Tanghuoshao (Sweetened Baked Wheaten Cake)

Sweetened Baked Wheaten Cake is a common breakfast for Beijingers that enjoys a history of more than 300 years. Dashunzhai, a maker of the snack, is the most famous of all. The cake is fragrant, sweet and rich in taste. It is soft, tender but not sticky, so it’s more suitable for the elderly. Ganglushaobing (round rolls baked in a jar as furnace) was a kind of snack in Hebei province, and later it was spread to Beijing and became a Beijing snack. People use a jar as furnace baking the snack. The baker only needs to stick rolls onto the wall of the jar, hence its name.

Aiwowo (Glutinous rice ball)

"White flour into a steamer, and it is with assorted fillings. It looks like a sweet dumpling without being cooked. It is called Aiwowo". Aiwowo is a traditional Beijing snack. Its outing is made of steamed sticky rice and filling of fried peach kernel, watermelon seeds, sesame seeds and white sugar. The snack is edible after it is done. During the Spring Festival, the snack will hit the shelf of many snack stores in Beijing. And it won’t be removed from the shelf until the end of summer. It is better served in spring and autumn, but nowadays it can be bought at any season.


Jiaoquan is a kind of Beijing snack favored by the young and old. When eating baked rolls and Douzhi, a fermented drink made from ground beans, Beijingers often have jiaoquan to go with them. The snack won’t go sour even if it is stored for 10 days to 15 days. It would be as crisp as it was just made. It is one of people’s favorite foods over the past thousands of years. Fried ring used to be bought at porridge shops, Douzhi shops and Snack shops. According to Beijing Dialect Dictionary, “It looks like a ring and is especially crisp”.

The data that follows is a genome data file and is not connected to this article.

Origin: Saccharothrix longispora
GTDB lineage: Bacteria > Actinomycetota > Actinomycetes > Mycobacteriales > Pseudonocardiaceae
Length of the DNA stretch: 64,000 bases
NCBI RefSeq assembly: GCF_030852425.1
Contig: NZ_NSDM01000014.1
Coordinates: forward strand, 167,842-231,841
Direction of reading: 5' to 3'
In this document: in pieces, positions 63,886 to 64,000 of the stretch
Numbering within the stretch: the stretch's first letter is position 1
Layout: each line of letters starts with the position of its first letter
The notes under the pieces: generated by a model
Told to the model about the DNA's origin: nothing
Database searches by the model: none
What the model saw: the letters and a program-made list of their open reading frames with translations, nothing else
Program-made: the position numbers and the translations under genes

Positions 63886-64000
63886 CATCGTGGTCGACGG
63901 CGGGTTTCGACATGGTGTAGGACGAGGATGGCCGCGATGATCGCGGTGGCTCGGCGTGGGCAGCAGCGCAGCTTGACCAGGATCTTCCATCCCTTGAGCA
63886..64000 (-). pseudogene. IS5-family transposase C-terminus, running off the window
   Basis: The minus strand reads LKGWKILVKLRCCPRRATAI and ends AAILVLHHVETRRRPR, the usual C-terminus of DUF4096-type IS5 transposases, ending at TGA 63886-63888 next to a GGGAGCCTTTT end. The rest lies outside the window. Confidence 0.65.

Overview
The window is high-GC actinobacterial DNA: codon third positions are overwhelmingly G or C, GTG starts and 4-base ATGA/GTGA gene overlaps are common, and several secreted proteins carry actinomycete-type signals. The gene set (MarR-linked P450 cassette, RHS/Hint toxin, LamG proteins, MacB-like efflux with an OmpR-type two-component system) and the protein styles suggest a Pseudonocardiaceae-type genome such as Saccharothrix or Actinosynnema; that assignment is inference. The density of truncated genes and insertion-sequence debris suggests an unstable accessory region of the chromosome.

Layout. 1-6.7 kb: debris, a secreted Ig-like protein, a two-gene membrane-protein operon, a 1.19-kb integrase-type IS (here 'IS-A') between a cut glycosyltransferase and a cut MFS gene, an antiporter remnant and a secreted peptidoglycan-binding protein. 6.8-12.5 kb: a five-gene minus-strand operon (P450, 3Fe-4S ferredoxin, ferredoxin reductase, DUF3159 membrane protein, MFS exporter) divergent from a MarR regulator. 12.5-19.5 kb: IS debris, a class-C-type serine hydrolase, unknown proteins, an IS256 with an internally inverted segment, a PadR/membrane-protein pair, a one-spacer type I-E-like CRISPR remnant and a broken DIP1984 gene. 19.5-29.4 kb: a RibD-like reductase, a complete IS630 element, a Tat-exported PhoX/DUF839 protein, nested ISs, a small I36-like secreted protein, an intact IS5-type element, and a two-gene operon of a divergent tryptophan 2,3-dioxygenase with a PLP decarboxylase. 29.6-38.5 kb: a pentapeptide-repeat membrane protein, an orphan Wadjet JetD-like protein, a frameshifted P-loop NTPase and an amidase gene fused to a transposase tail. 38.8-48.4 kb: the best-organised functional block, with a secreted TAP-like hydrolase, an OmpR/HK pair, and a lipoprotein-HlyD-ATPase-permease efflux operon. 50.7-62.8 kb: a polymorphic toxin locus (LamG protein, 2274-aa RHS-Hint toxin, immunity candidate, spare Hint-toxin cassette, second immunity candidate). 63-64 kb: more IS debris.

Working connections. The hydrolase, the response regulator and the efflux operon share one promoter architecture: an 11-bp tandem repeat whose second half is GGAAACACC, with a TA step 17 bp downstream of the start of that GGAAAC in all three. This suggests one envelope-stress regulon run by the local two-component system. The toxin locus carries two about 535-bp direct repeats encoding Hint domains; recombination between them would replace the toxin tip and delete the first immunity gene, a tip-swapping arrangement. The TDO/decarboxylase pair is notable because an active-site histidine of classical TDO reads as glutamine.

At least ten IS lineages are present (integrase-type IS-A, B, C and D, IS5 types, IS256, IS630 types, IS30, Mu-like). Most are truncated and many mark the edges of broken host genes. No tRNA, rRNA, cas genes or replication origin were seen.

Sanzi Twist

Sanzi Twist is a fine snack of Beijing Muslim snack that is welcomed by the general public. Also known as Sanzi or ring cake, it is a kind of fried dough twist. It is said that ring cake came into being in the Warring States Period. After the Qin and Han Dynasties, Sanzi twist became a must for Hanshi Festival. Its making process is very complex. First, you need to put vitriol, alkali, brown sugar and sugar osmanthus into warm water. Second, put flour into the solution and stir it. Then you roll it into a long strip and let it stay there for a while before cutting it into pieces with each weighing 40 grams.

Luosizhuaner (Snail Spinning)

Main ingredients include standard flour, sesame paste, oil, salt, Sichuan pepper, a handful of aniseed and sodium carbonate. Makers firstly use standard flour, leaven dough and alkali to roll into a long strip before slicing them into smaller things weighing 75 gram each. They need to roll the small things into thin flakes but shouldn’t press it too hard. After slicing, they can put two pieces together with the inside down. Later, they should pinch the rear side and hold two sides. One side is as a center that should be held by hand and the other side revolved by another hand. After revolving, the snack can be put into the oven.

Wandouhuang (Pea Pudding)

Pea cake pudding is a traditional snack of Beijing. According to Beijing’s customs, people usually eat it on the third day of Lunar Marchthird month in Chinese lunar calendar, people should eat it. So in every spring, pea cakes pudding begin to be sold on the market until the end of spring. Pea cakesPea Pudding in Beijing consist of Imperial pea pudding and folk pea pudding. Peas grown in Zhangjiakou are of the best quality. As a traditional snack, pea puddings, together with French Bean Rolls were introduced into the Qing Imperial Court.

Tangjuanguo (Sweet Rolled Cake)

Tangjuanguo is a renowned snack of Beijing delicacies as it is well received by Chinese and foreign food lovers, particularly women. Its main ingredients include Chinese yam, Chinese dates, supplemented by green plum, peach kernel and melon seeds.